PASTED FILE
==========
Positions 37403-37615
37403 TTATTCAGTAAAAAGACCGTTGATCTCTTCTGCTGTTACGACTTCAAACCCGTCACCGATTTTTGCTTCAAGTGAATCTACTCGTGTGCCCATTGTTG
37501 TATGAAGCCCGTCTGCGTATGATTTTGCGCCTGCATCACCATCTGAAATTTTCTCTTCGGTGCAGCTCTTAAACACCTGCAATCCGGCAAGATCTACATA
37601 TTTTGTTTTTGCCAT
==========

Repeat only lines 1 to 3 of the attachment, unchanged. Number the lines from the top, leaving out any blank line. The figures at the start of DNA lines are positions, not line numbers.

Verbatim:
Positions 37403-37615
37403 TTATTCAGTAAAAAGACCGTTGATCTCTTCTGCTGTTACGACTTCAAACCCGTCACCGATTTTTGCTTCAAGTGAATCTACTCGTGTGCCCATTGTTG
37501 TATGAAGCCCGTCTGCGTATGATTTTGCGCCTGCATCACCATCTGAAATTTTCTCTTCGGTGCAGCTCTTAAACACCTGCAATCCGGCAAGATCTACATA